The etymology of “Lent” comes from the old German word for “long,” and it is believed to refer to the lengthening days of the spring season. So, Lent can properly be interpreted as a time of lengthening, or stretching. It is a time to stretch our faith, and in this week’s readings, we see multiple examples of ways in which God is calling us to stretch ourselves and our faith. But in asking us to stretching ourselves, God also demonstrates God’s massive outpouring of love for all of us. God is ready to help us along our Lenten journey. God’s love is waiting for us to stretch ourselves enough that we can truly see how big God’s love can be.

Genesis 12:1-4a

The Lord is pushing Abram. “Go from your country and your kindred and your father’s house.” He is challenging Abram to leave everything that he knows behind, and to form a new nation. It is a tremendous promise from God, but it is also meant to stretch Abram. Now, Abram really has to show God if he really believes God. Abram is about to put his faith into action.

  • How might God be calling us to stretch ourselves during this Lenten season?
  • How might we put our faith into action?

Psalm 121

After reading Genesis, Abram most likely had a lot of questions for God. The Psalm seems to be answering Abram’s questions. Abram probably worried about where he was going and how he would survive in this new land. The answer to all Abram’s questions is the Lord. The Lord will watch over Abram as Abram embarks on God’s new plan for Abram. The Psalm is showing the breadth and depth of God’s love for us. “The Lord shall watch over your going out and coming in.” God’s love for us is bigger than we can humanly imagine.

  • What questions do you have for God?
  • Where is God calling you to trust in God’s love?

Romans 4:1-5, 13-17

Even as we stretch ourselves, this week’s reading from Romans points out that we are not saved by our own works, but purely by God’s righteousness. Therefore, as we think about the sacrifices that we are making for Lent, we need to understand our rationale for those sacrifices. Are we doing them to win God’s favor? That would be unnecessary. We have already won God’s love. God loves us because God has made us lovable. Rather, we might consider our Lenten practices as ways to draw us closer to God, to lengthen our faith and to more fully appreciate God’s love for us.

  • Are you giving something up for Lent? Why?
  • Is your Lenten practice likely to lengthen your faith and draw you closer to God?

John 3:1-17

Nicodemus is understandably confused. He was a Jewish leader, and yet Jesus is offering a theology that is entirely new to him. Jesus is stretching Nicodemus, and Nicodemus is willing to be stretched. He is trying to keep up with Jesus. But, then, Jesus offers the most hopeful message of his ministry. “God did not send the Son into the world to condemn the world, but in order that the world might be saved through him.” Jesus is offering God’s salvation. As in the Romans reading for this week, Jesus is providing another explanation of the breadth and depth of God’s love for humanity. God created this world and all the living things in this world. Therefore, God has no interest in condemning it, but in loving it. There is nothing that any of us have done to warrant such an unconditional love, but God provides it, nonetheless. It requires us to stretch our minds and hearts to contemplate a love as broad as the love of God. In this Lenten season, we are stretched to start to appreciate God’s love for us.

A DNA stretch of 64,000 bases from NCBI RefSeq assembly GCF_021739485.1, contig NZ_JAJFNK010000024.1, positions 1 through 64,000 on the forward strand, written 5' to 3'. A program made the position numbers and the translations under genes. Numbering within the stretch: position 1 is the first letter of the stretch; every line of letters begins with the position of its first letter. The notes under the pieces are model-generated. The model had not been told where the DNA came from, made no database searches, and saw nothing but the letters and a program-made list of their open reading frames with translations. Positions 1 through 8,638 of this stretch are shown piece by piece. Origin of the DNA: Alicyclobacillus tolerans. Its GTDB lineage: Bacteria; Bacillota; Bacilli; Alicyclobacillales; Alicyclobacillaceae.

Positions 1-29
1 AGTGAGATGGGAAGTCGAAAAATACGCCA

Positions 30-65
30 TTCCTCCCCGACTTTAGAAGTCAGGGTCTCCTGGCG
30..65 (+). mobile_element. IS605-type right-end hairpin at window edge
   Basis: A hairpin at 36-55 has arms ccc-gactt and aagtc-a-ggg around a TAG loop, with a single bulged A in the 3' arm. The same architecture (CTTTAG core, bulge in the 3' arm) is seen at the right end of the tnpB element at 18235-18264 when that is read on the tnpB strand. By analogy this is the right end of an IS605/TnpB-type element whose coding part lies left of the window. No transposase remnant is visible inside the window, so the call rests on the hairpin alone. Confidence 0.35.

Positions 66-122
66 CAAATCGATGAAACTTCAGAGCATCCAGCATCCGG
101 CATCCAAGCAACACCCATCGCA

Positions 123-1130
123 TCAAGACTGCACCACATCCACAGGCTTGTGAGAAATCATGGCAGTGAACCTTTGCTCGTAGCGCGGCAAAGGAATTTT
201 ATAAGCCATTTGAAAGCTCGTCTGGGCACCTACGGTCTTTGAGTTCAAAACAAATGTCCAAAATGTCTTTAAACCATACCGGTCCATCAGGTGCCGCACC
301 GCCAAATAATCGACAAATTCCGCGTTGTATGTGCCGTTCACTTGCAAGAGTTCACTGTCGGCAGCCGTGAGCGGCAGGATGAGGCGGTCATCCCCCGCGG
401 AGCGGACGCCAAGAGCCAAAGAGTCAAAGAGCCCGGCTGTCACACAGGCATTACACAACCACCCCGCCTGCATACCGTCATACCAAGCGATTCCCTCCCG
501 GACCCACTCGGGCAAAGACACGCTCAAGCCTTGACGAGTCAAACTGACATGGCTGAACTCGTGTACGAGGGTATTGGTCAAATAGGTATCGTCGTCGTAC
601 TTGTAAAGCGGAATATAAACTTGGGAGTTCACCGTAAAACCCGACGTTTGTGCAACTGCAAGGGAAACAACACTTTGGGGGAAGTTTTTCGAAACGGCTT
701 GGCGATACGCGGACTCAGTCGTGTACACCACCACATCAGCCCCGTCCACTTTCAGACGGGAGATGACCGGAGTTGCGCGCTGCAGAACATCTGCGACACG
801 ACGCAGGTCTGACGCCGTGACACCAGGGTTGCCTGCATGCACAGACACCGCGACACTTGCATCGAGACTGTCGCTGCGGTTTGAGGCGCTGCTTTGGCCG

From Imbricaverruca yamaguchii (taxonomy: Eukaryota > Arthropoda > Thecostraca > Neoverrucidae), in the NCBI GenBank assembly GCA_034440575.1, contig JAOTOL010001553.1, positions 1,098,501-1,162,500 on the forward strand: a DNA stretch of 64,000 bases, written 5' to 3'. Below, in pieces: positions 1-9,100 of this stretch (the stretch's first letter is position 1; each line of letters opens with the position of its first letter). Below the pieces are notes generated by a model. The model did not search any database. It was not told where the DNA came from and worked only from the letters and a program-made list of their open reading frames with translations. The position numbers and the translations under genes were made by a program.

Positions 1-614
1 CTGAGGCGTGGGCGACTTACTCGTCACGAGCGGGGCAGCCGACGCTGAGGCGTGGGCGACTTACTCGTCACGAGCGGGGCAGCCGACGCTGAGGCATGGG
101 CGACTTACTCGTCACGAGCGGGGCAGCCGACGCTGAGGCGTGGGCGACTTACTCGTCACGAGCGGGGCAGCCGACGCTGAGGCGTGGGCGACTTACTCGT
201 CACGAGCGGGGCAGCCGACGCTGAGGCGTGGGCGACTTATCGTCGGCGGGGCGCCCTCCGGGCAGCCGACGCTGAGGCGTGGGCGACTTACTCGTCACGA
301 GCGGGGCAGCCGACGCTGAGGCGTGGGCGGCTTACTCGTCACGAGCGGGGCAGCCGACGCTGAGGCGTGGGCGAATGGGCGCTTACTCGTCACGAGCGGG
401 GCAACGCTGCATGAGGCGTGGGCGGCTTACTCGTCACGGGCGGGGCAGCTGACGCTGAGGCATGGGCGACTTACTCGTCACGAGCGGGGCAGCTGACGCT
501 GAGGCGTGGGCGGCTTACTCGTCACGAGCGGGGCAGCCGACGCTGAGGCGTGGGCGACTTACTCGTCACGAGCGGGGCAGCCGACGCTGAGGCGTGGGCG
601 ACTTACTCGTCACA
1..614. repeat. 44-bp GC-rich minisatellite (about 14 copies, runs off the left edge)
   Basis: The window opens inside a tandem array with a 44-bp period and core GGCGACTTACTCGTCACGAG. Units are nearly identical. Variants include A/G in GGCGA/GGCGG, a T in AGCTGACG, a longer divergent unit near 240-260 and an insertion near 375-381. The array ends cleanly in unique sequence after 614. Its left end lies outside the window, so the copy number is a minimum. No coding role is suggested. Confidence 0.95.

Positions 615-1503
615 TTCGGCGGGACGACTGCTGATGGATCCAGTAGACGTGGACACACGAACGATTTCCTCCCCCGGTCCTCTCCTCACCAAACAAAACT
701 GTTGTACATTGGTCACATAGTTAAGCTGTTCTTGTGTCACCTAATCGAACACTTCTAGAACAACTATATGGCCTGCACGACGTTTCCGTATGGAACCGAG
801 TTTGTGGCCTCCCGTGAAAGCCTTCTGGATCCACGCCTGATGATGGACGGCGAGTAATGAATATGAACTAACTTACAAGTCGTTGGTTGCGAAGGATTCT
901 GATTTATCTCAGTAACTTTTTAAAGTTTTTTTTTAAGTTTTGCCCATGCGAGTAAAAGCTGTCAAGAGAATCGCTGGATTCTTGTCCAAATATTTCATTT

• What does God’s “unconditional love” mean to you?
  • Like Nicodemus, how do you with integrate God’s unconditional love into your life?
  • How might we focus on the breadth of God’s love as part of our Lenten practices?

Written by Brendan Barnicle, a Candidate for Ordination in the Diocese of Oregon, and Senior in the Masters of Divinity program at the Church Divinity School of the Pacific. Prior to the seminary, Brendan spent over 20 years working on Wall Street as a corporate finance lawyer, investment banker, and research analyst. He worked primarily with software companies, particularly Software-as-a-Service companies. He has a strong interest in economic justice, stewardship and organizational development.

Download the Bible Study for Lent 2(A).

Bible Study, Lent 1(A) – March 5, 2017

[RCL] Genesis 2:15-17, 3:1-7; Psalm 32; Romans 5:12-19; Matthew 4:1-11

Genesis 2:15-17, 3:1-7

On Ash Wednesday, God’s people were exhorted to begin the observance of a Holy Lent. The discipline of Lent is to be more than merely giving up a favorite dessert or trying to exercise more. Rather, the church is called to a self-reflective season of contrition and confession, of turning again to God, and submitting wholly to God. The first lesson from Genesis gives a name to the enemy we are likely to encounter as we attempt to meet the demands of Lent: temptation.

In the character of the serpent, this lesson paints a portrait of temptation. The lesson not only teaches us that temptation is crafty, but also in what ways it is crafty. Two stand out. Perhaps the most pernicious aspect of temptation is highlighted when the serpent says to Eve, “You will not die, but your eyes will be opened.” Temptation can be recognized because in its craftiness, it will mix a truth into its lie to make the lie more palatable.

The lesson also teaches us that it is the quality of temptation to spread. No sooner has Eve eaten of the forbidden tree than does she tempt Adam to sin as well. The sin of temptation is not content to sit still, but, like a plague, thrives when it spreads from one person to another until it has infected everyone. To resist temptation, we should be able to recognize when we have been tempted, and resist when we feel the pull to tempt others.